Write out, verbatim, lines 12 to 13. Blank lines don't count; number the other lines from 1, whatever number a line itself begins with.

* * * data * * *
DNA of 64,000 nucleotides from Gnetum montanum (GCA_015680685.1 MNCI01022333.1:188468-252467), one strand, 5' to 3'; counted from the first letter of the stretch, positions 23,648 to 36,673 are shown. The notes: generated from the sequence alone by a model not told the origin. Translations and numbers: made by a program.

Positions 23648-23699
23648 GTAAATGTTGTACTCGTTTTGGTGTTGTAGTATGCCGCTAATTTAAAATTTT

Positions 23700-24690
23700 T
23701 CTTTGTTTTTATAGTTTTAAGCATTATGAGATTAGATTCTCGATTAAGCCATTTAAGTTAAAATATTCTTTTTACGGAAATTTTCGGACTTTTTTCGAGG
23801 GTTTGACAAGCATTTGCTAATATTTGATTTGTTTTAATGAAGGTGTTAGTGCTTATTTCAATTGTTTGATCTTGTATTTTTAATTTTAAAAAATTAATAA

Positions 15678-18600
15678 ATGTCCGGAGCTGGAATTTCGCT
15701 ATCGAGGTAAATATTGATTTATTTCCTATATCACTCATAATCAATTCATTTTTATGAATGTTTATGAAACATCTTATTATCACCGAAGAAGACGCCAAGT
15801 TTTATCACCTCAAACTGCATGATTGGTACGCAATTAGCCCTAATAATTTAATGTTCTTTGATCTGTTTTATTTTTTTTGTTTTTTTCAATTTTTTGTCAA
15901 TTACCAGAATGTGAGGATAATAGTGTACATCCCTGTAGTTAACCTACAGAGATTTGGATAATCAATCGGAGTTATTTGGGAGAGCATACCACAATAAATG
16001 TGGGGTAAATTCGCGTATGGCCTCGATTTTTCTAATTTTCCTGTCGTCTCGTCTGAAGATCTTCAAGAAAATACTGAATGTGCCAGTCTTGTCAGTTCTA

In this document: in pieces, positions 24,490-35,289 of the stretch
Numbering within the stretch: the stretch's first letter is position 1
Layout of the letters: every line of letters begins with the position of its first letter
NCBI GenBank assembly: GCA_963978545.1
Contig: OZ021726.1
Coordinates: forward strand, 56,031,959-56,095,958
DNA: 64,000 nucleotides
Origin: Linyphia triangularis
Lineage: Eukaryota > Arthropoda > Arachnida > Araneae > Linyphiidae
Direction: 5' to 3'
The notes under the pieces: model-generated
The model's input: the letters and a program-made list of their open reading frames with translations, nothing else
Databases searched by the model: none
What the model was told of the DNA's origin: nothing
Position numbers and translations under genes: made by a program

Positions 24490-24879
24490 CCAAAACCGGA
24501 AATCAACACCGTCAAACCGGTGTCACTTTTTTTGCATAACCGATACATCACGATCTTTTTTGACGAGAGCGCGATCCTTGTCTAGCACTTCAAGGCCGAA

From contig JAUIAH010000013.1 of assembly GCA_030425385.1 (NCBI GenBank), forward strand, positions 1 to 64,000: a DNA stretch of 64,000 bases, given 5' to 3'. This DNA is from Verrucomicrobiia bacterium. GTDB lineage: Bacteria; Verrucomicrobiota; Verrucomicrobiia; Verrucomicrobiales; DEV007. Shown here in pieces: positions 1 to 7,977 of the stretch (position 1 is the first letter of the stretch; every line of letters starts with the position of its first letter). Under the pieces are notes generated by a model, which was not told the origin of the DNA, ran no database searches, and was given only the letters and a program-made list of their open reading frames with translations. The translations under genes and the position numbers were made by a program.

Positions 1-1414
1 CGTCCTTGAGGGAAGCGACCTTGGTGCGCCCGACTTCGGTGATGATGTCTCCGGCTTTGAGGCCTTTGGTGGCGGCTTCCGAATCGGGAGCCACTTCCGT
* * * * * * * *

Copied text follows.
15901 TTACCAGAATGTGAGGATAATAGTGTACATCCCTGTAGTTAACCTACAGAGATTTGGATAATCAATCGGAGTTATTTGGGAGAGCATACCACAATAAATG
16001 TGGGGTAAATTCGCGTATGGCCTCGATTTTTCTAATTTTCCTGTCGTCTCGTCTGAAGATCTTCAAGAAAATACTGAATGTGCCAGTCTTGTCAGTTCTA